What We Call the Dead Girl by Christina Tudor

The dead girl once lived on Beach Drive in a suburban neighborhood surrounded by oak trees, and she would die on Victory Street one town over. The dead girl came from a good family with a backyard that stretched out wide. The dead girl was once a Girl Scout until she quit, leaving a voicemail for the troop leader on a Tuesday evening. The dead girl had a body everybody noticed, their eyes burning into her skin, even the girls couldn’t look away; they whispered about her as she walked by, taller than the rest. The dead girl had a chest that peaked through the top of her shirt, couldn’t be contained, wore a bra in the 5th grade and everyone looked. They blamed her for not making her body be different. The dead girl kissed boys in her car, or so it was rumored—even now boys tell their friends they once slept with the dead girl, said she was easy and looking for any kind of love. The dead girl took long walks along high-speed roads in the summer, a strip of sun guiding her; she walked heel-toe-heel-toe along the shoulder. The dead girl went to school and took her SATs and learned to drive and applied to college. The dead girl went rock climbing once or twice or maybe more it’s hard to say. The dead girl took photos on one of those DSLR cameras everyone bought before iPhones and Instagram. If she didn’t become the dead girl, she’d be just like anyone else. The dead girl died unexpectedly in the night the September after high school graduation and no one knew what questions to ask, or rather they knew to ask nothing because girls who have not yet left their teens are not supposed to be dead and do not die of natural causes. The dead girl was doing drugs with a man twice her age, or at least that’s what people said. The dead girl was doing drugs, and police would later find them stuffed in the glove compartment of her Nissan, a pink rubber band twisted around the plastic bag. The dead girl was doing the drugs a lot of people did in this town as evidenced by the spate of break-ins and car thefts, or so it was assumed but no one knows for sure. The dead girl is what we call her now because we have forgotten how to think about her as anything else. Since we know how the dead girl’s story ends, we tell it backwards like she is just a tragedy waiting to happen.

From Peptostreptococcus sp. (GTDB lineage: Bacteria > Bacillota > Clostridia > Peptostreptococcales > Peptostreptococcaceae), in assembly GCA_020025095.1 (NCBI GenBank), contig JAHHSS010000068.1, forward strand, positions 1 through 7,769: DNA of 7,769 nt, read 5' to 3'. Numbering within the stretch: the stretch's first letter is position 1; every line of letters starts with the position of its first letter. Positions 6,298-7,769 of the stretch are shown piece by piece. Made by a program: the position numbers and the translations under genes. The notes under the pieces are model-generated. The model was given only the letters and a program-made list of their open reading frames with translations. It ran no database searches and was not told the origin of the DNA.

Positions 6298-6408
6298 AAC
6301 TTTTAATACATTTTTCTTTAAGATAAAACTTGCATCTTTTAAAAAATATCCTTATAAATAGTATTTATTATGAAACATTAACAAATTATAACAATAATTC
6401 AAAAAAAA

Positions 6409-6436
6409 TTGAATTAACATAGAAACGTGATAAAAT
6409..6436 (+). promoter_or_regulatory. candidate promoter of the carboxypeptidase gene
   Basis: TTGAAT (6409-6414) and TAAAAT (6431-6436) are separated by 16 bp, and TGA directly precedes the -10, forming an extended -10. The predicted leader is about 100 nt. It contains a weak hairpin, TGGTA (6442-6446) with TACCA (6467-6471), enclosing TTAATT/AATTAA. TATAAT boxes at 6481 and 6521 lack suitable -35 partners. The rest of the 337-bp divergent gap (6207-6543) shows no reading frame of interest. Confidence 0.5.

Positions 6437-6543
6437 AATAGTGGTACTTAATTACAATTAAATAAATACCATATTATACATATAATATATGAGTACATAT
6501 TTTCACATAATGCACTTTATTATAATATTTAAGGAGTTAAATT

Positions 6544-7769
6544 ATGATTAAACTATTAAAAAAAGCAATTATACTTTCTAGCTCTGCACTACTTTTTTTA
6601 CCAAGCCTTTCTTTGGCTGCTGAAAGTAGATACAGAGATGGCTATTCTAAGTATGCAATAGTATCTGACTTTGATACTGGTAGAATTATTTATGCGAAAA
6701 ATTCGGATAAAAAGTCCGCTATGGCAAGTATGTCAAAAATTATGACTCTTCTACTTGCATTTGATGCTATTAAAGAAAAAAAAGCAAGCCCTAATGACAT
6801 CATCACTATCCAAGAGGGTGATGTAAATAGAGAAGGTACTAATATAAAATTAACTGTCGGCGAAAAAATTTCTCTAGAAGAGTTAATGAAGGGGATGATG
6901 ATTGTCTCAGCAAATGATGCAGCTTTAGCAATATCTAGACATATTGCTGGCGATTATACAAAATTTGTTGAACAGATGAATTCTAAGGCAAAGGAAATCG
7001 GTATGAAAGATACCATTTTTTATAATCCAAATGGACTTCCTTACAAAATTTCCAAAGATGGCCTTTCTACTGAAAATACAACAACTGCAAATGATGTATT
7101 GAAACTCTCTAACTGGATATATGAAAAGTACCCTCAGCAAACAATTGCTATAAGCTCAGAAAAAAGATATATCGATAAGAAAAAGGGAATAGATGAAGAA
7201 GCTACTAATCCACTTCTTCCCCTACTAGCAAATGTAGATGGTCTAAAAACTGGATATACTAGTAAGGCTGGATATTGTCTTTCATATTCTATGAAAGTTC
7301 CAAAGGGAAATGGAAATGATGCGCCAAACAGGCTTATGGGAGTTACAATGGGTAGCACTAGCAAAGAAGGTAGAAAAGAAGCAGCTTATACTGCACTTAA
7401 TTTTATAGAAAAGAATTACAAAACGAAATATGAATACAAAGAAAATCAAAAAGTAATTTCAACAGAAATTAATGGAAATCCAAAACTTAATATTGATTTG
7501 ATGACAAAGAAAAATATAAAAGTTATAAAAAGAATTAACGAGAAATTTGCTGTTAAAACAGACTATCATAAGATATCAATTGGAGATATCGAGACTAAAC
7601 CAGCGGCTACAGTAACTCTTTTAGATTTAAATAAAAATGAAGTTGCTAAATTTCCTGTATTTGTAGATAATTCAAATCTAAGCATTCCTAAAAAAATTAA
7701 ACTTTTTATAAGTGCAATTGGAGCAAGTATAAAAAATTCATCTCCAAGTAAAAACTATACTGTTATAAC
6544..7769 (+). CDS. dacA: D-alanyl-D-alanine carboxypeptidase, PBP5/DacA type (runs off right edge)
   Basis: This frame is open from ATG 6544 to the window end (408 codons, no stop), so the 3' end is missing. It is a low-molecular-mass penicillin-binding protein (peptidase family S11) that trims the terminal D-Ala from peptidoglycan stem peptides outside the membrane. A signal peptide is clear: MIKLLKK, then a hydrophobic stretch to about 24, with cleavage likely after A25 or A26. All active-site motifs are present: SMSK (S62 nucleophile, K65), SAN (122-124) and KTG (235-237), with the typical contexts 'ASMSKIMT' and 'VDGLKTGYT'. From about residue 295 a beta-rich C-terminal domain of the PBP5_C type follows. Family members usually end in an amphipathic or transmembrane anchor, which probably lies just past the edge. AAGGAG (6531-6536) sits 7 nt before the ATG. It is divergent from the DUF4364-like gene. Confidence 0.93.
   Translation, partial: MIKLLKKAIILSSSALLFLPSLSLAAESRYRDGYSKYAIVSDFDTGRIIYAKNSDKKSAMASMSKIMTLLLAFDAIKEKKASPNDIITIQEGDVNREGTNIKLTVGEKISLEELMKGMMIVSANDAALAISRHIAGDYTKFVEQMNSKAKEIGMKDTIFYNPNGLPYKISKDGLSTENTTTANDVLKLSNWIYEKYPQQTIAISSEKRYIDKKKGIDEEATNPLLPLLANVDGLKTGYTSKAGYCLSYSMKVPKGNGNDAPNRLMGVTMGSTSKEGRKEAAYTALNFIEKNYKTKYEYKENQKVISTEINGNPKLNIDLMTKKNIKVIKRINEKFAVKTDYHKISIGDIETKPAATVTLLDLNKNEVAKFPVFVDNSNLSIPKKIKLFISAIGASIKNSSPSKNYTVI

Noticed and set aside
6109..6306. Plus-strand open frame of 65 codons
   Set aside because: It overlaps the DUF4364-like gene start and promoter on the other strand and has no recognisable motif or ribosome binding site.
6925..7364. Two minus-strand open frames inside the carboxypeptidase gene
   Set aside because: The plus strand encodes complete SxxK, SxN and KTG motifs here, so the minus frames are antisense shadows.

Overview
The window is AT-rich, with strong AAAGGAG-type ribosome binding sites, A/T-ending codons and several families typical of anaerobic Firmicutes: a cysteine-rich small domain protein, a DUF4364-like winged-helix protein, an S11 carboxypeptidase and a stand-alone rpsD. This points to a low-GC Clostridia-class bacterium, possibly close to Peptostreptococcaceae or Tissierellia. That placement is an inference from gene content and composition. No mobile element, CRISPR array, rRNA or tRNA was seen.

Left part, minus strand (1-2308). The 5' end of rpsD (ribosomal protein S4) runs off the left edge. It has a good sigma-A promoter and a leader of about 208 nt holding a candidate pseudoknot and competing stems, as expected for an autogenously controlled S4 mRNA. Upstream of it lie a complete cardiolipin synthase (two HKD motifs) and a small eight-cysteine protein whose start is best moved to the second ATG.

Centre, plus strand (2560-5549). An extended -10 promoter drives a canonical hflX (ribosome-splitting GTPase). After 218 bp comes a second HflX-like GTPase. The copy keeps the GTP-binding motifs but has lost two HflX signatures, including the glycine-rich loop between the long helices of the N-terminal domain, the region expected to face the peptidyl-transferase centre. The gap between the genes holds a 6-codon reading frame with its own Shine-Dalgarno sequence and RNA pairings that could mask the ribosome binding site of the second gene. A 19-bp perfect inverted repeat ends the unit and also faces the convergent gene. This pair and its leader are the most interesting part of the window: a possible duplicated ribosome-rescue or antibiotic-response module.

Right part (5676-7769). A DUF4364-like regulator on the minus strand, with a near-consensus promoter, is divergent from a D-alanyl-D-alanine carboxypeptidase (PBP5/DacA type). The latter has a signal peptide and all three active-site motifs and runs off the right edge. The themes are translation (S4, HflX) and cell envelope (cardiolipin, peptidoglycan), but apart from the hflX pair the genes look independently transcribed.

CHRISTINA TUDOR — Christina is a writer, digital communications professional, and vegan taco enthusiast living in Washington, D.C. Her fiction has been featured in or is forthcoming from HAD, The Daily Drunk, The Lumiere Review, and more. She can be reached on Twitter @christinaltudor.

Art by DAEGAN LUNSFORD –Daegan is a multidisciplinary artist living in Canada. He works in photography, gouache painting, and printmaking with lino in a traditional woodcut style. His art focuses on delight, nostalgia, Americana and the Southern Gothic. Instagram: @daeganlunsfordofficial.